Flows of radiant energy in the climate system

The distribution of radiant energy throughout the atmosphere and at the surface drives every wind that blows and leads to every drop of rain that falls. We work to make state-of-the-art understanding available in climate, weather, and research models of the earth system through a combination of physical modeling and machine learning.

The flow of radiation through the earth system is among the best-understood processes in atmospheric physics. Representing those flows accurately, though, presents a host of interesting conceptual and computational challenges. 

With a growing network of collaborators around the world we develop RTE+RRTMGP, a software toolbox for computing the flow of energy in planetary atmospheres. By encapsulating conceptually-distinct tasks the toolbox can be used to solve a wide range of problems on a wide range of computing architectures.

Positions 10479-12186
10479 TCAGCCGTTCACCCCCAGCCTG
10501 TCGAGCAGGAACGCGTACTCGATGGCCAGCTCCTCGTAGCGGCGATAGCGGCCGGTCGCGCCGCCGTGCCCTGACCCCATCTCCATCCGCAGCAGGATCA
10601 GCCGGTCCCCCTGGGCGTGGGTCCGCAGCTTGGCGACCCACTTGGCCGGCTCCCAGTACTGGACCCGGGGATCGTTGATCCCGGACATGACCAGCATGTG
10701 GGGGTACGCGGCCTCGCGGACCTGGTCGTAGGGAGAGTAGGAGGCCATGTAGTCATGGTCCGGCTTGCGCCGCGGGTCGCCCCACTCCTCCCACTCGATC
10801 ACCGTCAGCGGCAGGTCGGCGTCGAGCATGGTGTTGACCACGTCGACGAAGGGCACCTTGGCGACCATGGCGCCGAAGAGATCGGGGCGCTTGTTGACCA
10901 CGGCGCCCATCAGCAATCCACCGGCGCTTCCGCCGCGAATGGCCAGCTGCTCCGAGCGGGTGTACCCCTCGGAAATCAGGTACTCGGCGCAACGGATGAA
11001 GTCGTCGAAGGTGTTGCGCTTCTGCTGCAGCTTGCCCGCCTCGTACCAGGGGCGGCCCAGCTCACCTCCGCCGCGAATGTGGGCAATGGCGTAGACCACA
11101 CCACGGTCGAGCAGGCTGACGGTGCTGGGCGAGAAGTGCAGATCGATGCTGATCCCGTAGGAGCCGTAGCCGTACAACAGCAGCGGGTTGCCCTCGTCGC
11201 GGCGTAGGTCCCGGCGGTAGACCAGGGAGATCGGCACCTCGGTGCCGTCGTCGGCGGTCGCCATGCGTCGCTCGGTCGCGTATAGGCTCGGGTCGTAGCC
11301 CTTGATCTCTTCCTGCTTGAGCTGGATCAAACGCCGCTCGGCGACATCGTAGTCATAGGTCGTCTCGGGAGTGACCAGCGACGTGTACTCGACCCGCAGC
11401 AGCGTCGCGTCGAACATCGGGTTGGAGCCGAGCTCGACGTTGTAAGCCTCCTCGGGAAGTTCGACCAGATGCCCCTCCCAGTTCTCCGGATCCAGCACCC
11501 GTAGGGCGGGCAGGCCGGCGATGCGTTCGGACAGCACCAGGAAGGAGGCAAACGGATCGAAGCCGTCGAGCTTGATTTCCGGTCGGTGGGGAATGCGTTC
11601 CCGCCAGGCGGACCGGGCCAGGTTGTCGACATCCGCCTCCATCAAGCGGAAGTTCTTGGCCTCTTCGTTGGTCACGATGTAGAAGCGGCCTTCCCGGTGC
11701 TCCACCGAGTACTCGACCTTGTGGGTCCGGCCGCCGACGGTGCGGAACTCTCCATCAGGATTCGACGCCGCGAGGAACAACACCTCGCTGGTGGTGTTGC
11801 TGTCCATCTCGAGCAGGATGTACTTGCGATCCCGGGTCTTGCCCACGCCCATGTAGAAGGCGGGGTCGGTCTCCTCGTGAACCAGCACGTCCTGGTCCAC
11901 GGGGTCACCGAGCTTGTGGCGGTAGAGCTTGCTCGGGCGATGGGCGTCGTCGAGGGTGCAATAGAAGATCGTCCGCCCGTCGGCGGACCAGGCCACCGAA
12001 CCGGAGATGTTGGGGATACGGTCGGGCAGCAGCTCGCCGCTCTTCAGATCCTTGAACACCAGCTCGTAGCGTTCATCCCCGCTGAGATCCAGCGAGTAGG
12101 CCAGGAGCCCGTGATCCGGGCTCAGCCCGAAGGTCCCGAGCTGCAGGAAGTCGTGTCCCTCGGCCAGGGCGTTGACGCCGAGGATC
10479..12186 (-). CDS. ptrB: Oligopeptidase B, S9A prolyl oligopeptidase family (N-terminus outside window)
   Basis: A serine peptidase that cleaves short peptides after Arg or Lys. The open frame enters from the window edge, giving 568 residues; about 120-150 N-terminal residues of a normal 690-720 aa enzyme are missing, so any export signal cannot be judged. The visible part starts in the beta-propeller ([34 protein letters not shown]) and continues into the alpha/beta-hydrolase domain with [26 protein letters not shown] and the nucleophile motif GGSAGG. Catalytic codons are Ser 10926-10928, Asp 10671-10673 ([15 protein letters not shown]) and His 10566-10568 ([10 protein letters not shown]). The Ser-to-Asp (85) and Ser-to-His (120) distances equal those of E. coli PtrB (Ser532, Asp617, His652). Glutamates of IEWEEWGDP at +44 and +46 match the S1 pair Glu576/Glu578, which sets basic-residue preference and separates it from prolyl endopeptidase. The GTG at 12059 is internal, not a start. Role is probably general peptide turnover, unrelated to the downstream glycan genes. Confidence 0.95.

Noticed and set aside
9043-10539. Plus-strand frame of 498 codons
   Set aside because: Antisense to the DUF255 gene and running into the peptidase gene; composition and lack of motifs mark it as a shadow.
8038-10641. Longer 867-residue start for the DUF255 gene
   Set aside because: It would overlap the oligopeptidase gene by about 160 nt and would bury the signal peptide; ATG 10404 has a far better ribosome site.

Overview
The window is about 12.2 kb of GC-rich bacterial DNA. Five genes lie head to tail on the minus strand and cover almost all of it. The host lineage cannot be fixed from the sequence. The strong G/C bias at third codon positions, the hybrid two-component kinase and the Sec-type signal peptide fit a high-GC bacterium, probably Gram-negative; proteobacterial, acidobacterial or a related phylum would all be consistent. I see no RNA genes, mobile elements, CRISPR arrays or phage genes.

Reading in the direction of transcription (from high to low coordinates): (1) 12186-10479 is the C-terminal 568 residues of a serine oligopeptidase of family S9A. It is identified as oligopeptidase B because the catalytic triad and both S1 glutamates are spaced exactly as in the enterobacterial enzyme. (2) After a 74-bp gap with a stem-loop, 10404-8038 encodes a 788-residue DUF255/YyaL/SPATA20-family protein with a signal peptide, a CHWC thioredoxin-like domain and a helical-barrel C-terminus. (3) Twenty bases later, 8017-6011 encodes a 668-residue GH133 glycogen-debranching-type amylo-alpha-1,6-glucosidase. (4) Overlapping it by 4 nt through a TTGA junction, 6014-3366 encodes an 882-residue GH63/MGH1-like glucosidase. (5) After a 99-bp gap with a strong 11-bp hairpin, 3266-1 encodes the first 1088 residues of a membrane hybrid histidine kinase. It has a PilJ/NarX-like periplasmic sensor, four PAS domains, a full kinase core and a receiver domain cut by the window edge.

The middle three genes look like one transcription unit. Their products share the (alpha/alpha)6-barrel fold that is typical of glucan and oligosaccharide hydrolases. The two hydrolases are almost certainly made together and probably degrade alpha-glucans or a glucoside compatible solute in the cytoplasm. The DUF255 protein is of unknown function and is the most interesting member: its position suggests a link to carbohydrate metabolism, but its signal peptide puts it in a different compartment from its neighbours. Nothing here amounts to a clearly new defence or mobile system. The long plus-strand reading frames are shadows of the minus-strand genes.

We organize a international consortium in the US and Germany working to streamline access to cutting-edge information about how gases interact with radiation, and to summarize ("parameterize") that information to best match the cost and accuracy for the user's problem. One outcome has been a new method for spectral integration that's simpler and more transparent than k-distributions: 

  • Paulina Czarnecki, Lorenzo M. Polvani, and Robert Pincus, 2023. Sparse, empirically optimized quadrature for broadband spectral integration. J. Adv. Modeling Earth Syst., 15, e2023MS003819. doi:10.1029/2023MS003819
Profiles of two-stream coupling coefficients assuming symmetry between hemispheres or relaxing this assumption.

Recent work carefully linking the two-stream equations for angularly-integrated flux to the radiative transfer equation for directional intensity highlighted the impact of assumptions made for more than a century, leading to more accurate and more physically-consistent calculations.